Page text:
Freeman

ARTICLE

Quo Vadis?

JANUARY 01, 1958 by E.F. HUTTON

Mr. Hutton is the well-known industrialist, investment banker, and author of the column, "Think It Through."

 
If the Founder of the Christian religion had traveled on a space ship to the moon and back, would the Sermon on the Mount be any better than it is?

If Abraham Lincoln had built a hydrogen bomb that won the Civil War in one week, would the Gettysburg Address have been improved?

If Thomas A. Edison had invented a world satellite instead of the electric light bulb, would mankind be better off?

Or would these and all other great men and women have been _ so bedazzled by the glitter of scientific and material progress that they could not sense man’s hunger for enough to eat and a little time of peace to love and dream during life’s brief span?

Where is this mad race for power and prestige to end?

Now we have the intercontinental ballistic missile costing billions. Then will come the missile to intercept the missile, and the missile to intercept the interceptor — costing trillions.

And with them the cold contemplation of using them on millions of women, children, and the aged in war more stark and brutal than jungle tigers.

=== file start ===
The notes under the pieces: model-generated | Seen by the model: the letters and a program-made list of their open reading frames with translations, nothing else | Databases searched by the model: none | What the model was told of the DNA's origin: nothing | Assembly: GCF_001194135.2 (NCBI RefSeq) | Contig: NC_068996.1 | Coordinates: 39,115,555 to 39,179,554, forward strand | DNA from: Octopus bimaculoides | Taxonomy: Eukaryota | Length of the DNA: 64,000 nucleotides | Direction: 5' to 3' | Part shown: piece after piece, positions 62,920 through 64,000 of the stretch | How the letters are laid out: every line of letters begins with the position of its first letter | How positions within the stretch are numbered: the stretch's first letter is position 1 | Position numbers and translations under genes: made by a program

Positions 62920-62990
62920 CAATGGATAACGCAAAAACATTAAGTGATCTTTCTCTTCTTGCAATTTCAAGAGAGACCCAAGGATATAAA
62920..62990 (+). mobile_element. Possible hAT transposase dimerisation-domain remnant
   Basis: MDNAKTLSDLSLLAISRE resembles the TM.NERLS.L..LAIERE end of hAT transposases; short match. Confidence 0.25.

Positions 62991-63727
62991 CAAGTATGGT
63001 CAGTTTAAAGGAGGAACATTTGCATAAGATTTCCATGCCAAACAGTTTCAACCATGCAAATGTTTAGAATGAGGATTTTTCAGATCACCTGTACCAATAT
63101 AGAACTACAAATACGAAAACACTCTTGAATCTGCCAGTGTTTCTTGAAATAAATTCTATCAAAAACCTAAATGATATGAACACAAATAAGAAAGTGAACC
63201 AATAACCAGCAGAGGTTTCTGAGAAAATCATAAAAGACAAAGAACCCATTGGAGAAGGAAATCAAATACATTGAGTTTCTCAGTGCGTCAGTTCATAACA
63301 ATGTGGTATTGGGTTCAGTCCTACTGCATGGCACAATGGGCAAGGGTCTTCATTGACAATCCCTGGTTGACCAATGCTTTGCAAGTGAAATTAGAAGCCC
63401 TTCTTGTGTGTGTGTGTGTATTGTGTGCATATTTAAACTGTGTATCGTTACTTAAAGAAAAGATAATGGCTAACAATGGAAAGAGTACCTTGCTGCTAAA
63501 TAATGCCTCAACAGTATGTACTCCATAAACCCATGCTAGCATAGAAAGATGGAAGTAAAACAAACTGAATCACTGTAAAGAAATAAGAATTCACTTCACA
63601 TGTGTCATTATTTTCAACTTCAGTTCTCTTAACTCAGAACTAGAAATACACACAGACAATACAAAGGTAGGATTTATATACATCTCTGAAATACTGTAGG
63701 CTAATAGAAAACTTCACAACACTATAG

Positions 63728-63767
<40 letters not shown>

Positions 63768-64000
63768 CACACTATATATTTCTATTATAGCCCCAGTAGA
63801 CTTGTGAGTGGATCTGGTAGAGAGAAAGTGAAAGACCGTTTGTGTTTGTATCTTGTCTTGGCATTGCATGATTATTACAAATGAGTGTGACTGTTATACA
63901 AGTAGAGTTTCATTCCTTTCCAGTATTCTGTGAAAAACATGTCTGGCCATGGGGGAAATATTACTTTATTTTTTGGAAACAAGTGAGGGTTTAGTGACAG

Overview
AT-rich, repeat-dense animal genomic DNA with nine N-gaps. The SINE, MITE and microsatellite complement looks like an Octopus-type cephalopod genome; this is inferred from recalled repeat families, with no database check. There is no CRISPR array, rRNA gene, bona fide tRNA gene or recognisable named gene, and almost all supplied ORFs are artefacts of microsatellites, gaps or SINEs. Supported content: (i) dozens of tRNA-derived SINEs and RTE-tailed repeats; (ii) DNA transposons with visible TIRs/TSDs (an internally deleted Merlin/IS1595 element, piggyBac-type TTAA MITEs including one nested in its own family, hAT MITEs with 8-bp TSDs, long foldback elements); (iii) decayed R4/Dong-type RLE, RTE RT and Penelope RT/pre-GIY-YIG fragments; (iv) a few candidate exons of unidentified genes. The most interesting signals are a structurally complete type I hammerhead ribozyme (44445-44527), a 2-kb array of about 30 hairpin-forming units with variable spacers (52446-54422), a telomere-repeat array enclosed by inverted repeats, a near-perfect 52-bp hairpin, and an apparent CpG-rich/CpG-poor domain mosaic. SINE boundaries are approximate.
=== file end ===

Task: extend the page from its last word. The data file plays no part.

Our attitude toward war and death and brutality is being changed by the merciless instruments for killing we invent.

Can such an atmosphere produce a better Sermon on the Mount, improve the Gettysburg Address, create better plays than Shakespeare’s, better paintings than Titian’s, or better men?

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January 1958

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Unfortunately, educating people about phenomena that are counterintuitive, not-so-easy to remember, and suggest our individual lack of human control (for starters) can seem like an uphill battle in the war of ideas. So we sally forth into a kind of wilderness, an economic fairyland. We are myth busters in a world where people crave myths more than reality. Why do they so readily embrace untruth? Primarily because the immediate costs of doing so are so low and the psychic benefits are so high.
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